Always check a coin’s edge: Collar breaks you should be looking for

Collectors' Clearinghouse: Collar breaks differ between plain and reeded issues
By , Special to Coin World
Published : 12/06/16
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The following is the Collectors' Clearinghouse column from the Dec. 19, 2016, issue of Coin World:

When the collar (the retaining ring that establishes the final diameter of a newly-struck coin) experiences brittle failure, several types of collar breaks (collar cuds) may result (Collectors’ Clearinghouse, Nov. 22, 2010).

A collar chip (chipped collar) occurs when a small piece detach­es from the collar’s working face.

A vertical collar crack involves no loss of metal, but does result in a slight widening of the collar’s diameter. Single, paired, and multiple collar cracks are known.

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A bilateral split collar occurs when two collar cracks at opposite poles widen considerably, causing the collar to expand along one axis.

A retained collar break develops when the area between two collar cracks sinks into surrounding softer steel or when the mobilized portion of the collar is restrained by a surrounding clamp or bolts. Retained collar breaks often measure 180 arc degrees, although smaller examples are known.

An irregular collar break occurs when a substantial portion of the upper margin of the collar’s working face breaks away. This breakage can be spontaneous or can be caused by a collision with a misaligned hammer die. An irregular collar break will display a ragged lower margin where it meets the intact portion of the collar’s working face.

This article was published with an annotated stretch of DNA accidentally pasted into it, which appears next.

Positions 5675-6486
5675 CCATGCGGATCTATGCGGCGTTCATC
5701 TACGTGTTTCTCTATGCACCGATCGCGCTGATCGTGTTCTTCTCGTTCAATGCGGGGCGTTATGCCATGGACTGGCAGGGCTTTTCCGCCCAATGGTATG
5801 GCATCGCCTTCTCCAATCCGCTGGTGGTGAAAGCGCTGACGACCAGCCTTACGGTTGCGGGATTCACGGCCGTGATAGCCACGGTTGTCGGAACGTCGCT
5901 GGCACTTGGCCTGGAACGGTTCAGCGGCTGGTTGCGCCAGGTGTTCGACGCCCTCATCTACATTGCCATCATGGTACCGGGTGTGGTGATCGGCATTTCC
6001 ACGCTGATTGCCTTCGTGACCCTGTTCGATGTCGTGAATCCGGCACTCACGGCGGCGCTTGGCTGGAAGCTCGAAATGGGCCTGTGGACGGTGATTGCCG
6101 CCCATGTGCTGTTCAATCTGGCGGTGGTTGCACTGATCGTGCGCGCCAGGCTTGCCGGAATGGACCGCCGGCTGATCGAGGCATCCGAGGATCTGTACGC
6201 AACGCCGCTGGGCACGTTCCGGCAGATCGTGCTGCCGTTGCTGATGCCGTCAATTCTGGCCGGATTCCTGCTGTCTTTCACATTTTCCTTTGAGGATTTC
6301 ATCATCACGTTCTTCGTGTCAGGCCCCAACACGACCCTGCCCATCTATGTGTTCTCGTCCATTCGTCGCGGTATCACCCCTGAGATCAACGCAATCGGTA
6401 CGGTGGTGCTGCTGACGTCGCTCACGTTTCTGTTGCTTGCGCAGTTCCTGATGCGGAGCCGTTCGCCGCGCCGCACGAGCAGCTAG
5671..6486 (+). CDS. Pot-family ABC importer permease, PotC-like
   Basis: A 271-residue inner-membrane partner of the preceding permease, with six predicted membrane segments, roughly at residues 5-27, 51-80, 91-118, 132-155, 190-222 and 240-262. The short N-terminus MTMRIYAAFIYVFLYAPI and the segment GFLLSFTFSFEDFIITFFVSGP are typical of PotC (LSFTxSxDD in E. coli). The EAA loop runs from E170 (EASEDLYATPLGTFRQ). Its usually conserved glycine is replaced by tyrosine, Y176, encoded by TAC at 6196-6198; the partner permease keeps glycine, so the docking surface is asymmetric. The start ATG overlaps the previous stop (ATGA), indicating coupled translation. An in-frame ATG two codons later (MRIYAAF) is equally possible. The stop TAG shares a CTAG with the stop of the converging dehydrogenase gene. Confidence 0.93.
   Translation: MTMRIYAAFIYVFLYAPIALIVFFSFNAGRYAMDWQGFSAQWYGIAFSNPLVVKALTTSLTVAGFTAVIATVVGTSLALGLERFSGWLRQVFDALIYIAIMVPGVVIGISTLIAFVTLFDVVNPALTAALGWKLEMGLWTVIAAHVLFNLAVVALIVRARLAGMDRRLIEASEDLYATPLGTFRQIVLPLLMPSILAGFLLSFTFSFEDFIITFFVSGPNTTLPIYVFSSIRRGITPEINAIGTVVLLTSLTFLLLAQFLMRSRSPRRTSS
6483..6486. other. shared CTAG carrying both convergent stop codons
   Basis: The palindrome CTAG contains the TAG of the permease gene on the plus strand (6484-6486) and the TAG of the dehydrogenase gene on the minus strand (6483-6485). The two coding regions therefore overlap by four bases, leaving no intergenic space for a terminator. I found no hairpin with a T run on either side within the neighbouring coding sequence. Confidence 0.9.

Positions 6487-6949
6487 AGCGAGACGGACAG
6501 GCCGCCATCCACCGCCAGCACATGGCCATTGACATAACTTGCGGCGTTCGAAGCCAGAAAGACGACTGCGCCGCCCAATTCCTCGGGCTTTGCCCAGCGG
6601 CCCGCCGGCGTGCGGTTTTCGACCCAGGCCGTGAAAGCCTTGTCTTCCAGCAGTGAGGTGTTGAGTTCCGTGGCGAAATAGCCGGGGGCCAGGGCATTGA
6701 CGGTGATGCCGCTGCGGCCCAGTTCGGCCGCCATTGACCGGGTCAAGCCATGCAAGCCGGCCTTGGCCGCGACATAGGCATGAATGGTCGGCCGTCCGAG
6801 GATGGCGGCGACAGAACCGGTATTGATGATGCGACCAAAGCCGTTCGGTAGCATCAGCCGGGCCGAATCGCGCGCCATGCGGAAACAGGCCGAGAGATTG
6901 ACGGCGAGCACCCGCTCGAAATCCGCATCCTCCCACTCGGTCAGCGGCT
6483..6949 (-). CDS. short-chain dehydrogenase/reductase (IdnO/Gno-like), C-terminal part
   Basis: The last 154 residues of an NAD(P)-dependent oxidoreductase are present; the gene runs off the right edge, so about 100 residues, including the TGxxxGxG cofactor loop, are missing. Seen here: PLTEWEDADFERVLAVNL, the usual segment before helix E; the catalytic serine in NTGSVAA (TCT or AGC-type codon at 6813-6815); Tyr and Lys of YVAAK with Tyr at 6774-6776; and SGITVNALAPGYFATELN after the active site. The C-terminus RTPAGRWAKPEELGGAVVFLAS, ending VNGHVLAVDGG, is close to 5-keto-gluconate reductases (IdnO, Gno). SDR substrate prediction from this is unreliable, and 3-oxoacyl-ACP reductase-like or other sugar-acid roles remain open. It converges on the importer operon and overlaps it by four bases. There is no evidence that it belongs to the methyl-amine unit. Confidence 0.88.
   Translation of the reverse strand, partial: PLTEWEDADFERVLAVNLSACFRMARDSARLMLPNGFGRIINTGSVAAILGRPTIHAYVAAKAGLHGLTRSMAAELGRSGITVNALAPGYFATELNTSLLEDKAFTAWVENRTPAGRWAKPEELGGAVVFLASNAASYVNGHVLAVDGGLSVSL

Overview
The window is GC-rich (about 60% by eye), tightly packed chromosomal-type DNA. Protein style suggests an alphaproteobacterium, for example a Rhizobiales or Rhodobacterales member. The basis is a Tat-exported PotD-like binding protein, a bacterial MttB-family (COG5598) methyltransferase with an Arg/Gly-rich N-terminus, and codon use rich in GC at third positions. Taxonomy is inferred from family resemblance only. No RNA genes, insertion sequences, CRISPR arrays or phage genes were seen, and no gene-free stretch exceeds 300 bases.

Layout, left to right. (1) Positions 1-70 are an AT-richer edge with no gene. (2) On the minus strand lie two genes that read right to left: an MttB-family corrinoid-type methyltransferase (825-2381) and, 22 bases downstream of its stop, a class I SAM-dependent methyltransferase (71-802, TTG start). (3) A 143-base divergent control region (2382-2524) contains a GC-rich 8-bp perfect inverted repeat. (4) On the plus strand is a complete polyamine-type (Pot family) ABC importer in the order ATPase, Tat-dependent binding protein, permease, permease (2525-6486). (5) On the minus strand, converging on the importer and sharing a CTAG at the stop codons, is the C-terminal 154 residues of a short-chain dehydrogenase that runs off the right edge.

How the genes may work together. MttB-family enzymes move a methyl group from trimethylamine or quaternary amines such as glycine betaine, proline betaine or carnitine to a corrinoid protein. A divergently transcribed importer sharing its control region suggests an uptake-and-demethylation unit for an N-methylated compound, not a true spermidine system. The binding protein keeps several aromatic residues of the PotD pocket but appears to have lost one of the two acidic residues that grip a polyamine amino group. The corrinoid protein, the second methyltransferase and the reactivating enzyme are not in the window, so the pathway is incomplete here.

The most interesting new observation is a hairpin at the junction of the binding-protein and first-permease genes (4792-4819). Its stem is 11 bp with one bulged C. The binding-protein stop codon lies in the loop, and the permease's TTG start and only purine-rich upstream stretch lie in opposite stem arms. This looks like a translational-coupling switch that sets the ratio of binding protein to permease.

Finally, a full collar break entails the complete loss of the collar’s working face along an arc that ranges from a few arc degrees to well over 180 arc degrees.

Plain (smooth-faced) and reeded issues tend to develop different types of collar breaks. For example, the presence of a tungsten carbide steel liner in many plain collars may predispose these collars to develop more irregular and more extensive forms of brittle failure. The presence of ridges and valleys on the working face of reeded collars presumably facilitates formation of vertical collar cracks and related forms of brittle failure.


2002-P Kennedy half dollarThe defect that can only be found on 2002-P Kennedy half dollars in modern era: A collar break is expected to appear in the same spot on the edge of every coin struck within that collar. The 2002-P half dollar defies that expectation.


While die chips occur in both plain and reeded issues, their location and etiology differ. In reeded issues they form when a part or all of a ridge on the working face of the collar breaks off. In plain collars they develop along the upper margin of the collar’s working face. Shown in the second image in the slider above is the edge of a 1982 Lincoln copper-alloy cent with two substantial collar chips.